Thursday, April 05, 2012

PEOPLE VS. MIÑON [G.R. Nos. 148397-400]

Facts: The accused was charged of four (4) counts of QUALIFIED RAPE, committed against his two nieces and two cousins. The accused interposed a defense of alibi, which was disregarded by the trial court who then found him guilty of three (3) counts of rape and dismissed the other complaint, with the attending circumstance in all the three (3) cases, that the victim is under eighteen (18) years of age and the offender is a relative by consanguinity within the third civil degree and sentenced him to suffer three (3) DEATH penalties. 

Issue: Whether or not the death penalty be imposed upon the accused. 

Held: NO. The attendant circumstances provided by Republic Act 7659 must be specifically alleged in the information for rape in order that they may properly qualify the crime to the penalty specially prescribed by law. 

In qualified rape, the concurrence of the minority of the victim and her relationship to the offender must both be alleged and proved with certainty; otherwise the death penalty cannot be imposed. Thus, even if the victim’s minority is alleged in the information, the prosecution must still prove clearly and adequately that the victim was under eighteen (18) years of age at the time of the rape. There must be independent evidence proving the age of the victim, other than the testimonies of prosecution witnesses and the absence of denial by the accused. Where there is no evidence at all of the minority age of the victim or where the evidence is weak, unreliable and insufficient, the Court is impelled not to impose the death penalty. In the present case, while the age of the private complainants at the time of the rape was indicated in the Informations, the prosecution was not able to establish their age during trial. At most, their ages were mentioned only at the beginning of their testimonies describing their personal circumstances. 

Furthermore, it has been previously held that if the accused is merely a relation - not a parent, ascendant, step-parent, or guardian or common-law spouse of the mother of the victim - it must be alleged in the information that he is "a relative by consanguinity of affinity (as the case may be) within the third civil degree." The relationship by consanguinity or affinity between the accused and private complainants was not alleged in the Informations in this case. The allegation that the private complainants are cousins of the accused is not specific enough to satisfy the special qualifying circumstance of relationship. Besides, even if it were so alleged, it was still necessary to specifically allege that such relationship was within the third civil degree.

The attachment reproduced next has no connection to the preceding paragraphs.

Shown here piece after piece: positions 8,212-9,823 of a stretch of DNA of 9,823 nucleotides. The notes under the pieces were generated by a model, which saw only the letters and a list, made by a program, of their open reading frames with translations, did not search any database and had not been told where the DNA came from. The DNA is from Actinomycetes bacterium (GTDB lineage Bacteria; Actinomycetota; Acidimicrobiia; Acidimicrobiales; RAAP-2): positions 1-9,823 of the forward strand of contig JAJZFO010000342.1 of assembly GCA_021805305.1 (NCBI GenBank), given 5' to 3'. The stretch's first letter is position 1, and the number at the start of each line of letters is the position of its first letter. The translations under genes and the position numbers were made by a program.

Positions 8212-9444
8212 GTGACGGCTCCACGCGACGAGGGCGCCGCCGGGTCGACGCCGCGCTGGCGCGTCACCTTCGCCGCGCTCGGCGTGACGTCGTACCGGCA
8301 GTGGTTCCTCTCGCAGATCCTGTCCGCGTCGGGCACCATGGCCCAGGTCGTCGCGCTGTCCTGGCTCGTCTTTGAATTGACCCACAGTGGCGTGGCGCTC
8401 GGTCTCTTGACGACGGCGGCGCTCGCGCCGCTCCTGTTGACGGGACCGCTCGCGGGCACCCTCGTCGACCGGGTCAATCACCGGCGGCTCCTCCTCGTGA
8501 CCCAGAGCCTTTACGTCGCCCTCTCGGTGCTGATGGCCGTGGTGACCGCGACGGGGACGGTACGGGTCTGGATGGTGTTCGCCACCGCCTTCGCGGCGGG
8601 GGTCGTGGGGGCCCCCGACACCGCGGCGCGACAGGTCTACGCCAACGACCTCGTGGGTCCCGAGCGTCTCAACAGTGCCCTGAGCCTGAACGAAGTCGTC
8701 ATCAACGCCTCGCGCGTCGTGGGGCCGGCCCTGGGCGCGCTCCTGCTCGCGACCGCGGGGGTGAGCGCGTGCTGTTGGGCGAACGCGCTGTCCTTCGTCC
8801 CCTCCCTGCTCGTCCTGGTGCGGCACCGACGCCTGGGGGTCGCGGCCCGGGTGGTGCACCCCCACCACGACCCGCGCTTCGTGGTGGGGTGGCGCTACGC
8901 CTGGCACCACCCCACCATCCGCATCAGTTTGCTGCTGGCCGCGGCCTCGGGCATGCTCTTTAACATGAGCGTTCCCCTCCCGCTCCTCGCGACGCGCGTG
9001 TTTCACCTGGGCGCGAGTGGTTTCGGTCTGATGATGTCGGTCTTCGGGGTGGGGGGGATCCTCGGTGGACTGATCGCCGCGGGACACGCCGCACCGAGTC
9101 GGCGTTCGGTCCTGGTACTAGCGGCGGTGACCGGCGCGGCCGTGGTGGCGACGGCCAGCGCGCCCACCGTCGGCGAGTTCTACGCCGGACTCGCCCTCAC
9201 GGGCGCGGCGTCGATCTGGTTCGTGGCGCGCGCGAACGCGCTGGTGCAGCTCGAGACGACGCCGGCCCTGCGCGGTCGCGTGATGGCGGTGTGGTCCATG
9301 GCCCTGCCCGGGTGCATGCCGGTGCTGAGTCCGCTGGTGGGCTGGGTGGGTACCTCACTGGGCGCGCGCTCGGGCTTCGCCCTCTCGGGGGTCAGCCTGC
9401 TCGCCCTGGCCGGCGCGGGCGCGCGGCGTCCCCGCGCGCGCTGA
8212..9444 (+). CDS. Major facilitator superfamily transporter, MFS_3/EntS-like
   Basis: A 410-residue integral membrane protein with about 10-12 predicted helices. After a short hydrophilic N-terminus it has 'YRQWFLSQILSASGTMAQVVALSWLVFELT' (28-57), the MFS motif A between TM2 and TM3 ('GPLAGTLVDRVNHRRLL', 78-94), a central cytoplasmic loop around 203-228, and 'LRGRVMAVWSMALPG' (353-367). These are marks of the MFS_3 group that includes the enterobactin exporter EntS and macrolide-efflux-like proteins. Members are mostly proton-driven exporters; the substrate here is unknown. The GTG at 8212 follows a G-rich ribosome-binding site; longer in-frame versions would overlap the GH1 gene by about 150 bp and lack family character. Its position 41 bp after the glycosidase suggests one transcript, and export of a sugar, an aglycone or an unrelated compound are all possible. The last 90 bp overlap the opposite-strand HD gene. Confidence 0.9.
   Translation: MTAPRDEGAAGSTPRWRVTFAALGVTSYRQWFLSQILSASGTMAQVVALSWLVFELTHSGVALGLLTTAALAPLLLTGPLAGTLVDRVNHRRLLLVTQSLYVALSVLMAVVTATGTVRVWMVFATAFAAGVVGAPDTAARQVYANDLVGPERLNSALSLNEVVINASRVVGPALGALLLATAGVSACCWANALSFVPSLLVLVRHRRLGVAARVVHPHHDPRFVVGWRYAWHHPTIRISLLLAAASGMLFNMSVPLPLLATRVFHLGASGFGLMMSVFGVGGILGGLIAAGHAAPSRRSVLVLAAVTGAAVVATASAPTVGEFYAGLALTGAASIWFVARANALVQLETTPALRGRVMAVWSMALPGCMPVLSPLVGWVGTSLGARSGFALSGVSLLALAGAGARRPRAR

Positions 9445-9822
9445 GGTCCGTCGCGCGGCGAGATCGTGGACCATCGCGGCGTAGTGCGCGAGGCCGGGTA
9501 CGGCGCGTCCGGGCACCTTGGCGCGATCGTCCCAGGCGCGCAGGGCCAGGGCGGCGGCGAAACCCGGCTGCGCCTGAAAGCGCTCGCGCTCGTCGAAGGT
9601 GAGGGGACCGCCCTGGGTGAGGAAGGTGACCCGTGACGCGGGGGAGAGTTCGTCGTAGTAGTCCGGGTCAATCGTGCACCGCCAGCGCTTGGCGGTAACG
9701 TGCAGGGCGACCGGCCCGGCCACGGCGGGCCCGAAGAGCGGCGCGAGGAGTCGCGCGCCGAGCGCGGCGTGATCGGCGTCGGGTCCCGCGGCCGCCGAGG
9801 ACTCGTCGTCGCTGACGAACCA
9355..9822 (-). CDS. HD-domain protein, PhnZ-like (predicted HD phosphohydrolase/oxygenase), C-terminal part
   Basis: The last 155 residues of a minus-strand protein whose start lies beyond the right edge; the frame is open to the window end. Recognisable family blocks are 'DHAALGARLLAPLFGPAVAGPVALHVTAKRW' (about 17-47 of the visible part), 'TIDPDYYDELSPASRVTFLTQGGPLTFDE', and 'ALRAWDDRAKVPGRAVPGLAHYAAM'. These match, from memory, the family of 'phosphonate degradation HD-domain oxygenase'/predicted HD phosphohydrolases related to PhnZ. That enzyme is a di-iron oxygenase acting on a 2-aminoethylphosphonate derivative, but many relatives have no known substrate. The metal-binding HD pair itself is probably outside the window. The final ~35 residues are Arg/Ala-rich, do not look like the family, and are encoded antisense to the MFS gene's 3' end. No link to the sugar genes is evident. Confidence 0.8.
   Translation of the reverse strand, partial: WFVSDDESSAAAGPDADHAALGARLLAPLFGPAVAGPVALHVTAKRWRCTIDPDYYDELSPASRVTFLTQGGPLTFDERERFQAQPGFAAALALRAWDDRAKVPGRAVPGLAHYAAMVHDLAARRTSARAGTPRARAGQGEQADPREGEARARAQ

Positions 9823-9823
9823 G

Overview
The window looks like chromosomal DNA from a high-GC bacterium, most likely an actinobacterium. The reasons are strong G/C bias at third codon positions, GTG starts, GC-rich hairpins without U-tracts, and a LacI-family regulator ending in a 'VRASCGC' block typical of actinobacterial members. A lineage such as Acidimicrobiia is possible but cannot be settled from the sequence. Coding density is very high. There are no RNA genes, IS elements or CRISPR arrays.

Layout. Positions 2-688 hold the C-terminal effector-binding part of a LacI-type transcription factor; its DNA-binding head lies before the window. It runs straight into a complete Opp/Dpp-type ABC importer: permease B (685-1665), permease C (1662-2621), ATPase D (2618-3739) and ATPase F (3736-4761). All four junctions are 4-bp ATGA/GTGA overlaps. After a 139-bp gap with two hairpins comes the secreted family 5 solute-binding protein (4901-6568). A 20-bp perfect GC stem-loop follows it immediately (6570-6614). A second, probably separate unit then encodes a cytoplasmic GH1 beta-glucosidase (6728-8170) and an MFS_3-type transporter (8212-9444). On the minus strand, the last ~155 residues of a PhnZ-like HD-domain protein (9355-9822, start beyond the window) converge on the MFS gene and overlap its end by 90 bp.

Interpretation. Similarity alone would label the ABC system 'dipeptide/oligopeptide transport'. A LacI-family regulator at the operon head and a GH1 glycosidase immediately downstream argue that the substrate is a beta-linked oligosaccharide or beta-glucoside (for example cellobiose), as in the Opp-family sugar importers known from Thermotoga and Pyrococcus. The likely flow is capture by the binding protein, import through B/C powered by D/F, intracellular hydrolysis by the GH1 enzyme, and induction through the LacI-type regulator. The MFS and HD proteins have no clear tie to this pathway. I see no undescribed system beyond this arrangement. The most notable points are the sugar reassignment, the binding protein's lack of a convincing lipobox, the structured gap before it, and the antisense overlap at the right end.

More importantly, in the case at bar, the accused is a first cousin of the private complainants. As properly pointed out by the accused, he is merely a relative within the fourth civil degree of the private complainants. Consequently, he cannot be held liable for qualified rape under Art. 266-B of the Revised Penal Code. The death penalty cannot be imposed in this case. 

It must be noted that the trial court ordered the accused to pay private complainants only the civil liability arising from the offense in the amount of P50,000.00 each. This is equivalent to actual or compensatory damages in civil law. However, in addition to the civil indemnity in such amount the offended parties are entitled to moral damages, which are automatically granted in rape cases without need of any proof. Currently, moral damages for rape is fixed at P50,000.00. Hence, the additional sum of P50,000.00 each should be awarded to Eloisa and Elizabeth Miñon.

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